The Canadian Maple Leaf is produced by the Royal Canadian Mint and issued by the Government of Canada. First minted in 1979, the Canadian Government tasked Walter Ott with designing a coin after seeing the success enjoyed by the South African’s government issuing 1 ounce Krugerrands. The Maple Leaf became popular around the world soon afterwards, especially as economic restrictions on the South African apartheid regime made purchasing Krugerrands difficult for many investors in Europe and North America. The coins are considered legal tender in Canada, with a face value of 50 Canadian Dollars.
History of the Maple Leaf
As a 24 carat coin, the Maple Leaf has always been popular with investors, and today is one of the world’s most popular gold bullion coin. The Royal Canadian Mint began minting the coin at 0.9999 purity in 1982 and the coins have remained at this level of fineness to this day. In 2019, the coin marked its 40th anniversary with a special edition of the coin, having sold nearly 30 million ounces in those 40 years.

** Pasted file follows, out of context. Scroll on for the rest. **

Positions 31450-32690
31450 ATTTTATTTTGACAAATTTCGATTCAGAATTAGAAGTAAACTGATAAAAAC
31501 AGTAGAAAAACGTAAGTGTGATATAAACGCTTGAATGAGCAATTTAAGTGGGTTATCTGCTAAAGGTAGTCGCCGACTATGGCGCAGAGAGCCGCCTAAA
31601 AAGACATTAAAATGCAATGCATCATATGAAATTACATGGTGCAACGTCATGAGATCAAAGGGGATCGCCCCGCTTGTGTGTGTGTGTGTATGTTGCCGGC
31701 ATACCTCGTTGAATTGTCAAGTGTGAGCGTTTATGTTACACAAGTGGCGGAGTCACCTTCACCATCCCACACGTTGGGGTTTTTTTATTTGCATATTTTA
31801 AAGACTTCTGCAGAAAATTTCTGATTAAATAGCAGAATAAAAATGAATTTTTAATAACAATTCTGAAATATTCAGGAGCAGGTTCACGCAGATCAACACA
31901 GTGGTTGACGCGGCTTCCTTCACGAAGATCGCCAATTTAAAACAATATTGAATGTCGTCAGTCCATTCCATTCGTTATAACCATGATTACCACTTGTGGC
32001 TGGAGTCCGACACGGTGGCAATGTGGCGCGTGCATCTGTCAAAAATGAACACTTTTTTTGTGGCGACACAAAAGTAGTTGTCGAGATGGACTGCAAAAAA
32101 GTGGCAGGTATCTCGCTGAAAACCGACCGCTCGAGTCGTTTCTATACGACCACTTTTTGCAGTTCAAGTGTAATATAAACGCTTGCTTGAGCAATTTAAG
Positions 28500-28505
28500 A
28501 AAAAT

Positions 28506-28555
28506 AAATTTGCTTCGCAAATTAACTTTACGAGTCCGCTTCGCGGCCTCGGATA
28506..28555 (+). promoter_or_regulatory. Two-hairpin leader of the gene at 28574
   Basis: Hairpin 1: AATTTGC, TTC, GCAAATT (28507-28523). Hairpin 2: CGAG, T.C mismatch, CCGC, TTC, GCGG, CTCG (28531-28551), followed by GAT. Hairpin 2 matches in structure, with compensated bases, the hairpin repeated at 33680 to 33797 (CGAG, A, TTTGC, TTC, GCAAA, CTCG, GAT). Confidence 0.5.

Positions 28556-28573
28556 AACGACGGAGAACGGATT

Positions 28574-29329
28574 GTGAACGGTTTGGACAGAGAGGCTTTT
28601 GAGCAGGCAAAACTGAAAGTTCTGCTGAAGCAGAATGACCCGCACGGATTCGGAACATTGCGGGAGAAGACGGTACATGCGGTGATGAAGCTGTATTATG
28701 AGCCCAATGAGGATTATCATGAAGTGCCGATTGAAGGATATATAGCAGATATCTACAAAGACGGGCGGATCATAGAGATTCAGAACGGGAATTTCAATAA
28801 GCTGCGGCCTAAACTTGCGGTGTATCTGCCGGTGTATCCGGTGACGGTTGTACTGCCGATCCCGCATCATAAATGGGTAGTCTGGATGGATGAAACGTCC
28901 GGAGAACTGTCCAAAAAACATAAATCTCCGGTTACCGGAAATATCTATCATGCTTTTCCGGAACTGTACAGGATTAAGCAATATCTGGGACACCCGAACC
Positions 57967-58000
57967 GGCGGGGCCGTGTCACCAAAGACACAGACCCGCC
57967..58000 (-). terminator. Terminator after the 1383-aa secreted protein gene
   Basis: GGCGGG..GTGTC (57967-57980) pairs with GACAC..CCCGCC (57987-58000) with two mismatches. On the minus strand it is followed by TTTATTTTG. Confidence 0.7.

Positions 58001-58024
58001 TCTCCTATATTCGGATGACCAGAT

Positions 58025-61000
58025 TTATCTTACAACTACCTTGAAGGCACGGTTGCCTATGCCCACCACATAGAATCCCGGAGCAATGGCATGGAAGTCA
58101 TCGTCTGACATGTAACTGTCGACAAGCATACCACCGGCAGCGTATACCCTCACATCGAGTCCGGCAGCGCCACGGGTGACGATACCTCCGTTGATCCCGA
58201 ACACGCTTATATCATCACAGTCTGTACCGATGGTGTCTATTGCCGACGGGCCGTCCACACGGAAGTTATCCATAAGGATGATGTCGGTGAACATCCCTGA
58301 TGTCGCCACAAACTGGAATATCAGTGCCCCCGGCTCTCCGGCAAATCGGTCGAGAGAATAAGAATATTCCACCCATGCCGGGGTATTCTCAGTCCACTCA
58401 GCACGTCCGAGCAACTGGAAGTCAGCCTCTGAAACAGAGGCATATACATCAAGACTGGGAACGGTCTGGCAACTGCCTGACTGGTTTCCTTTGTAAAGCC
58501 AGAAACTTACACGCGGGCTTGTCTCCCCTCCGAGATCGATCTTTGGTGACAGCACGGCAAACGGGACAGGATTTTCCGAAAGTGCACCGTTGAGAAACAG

In 2007 the Royal Canadian Mint produced a 100kg version of the coin, with 0.99999 fineness and a nominal value of $1,000,000.
The obverse of the coin depicts an image of Queen Elizabeth II of Canada, the first coin to show the queen without a crown. The coin draws its name from the image found on the reverse side of the coin, this portrays an intricate design of the national symbol of Canada, the Canadian Maple Leaf.
The most popularly traded version of the coin comes in the weight of 1 troy ounce; however, the coin is also sold in smaller denominations of 1/25, 1/20, 1/10, 1/4 and 1/2 oz.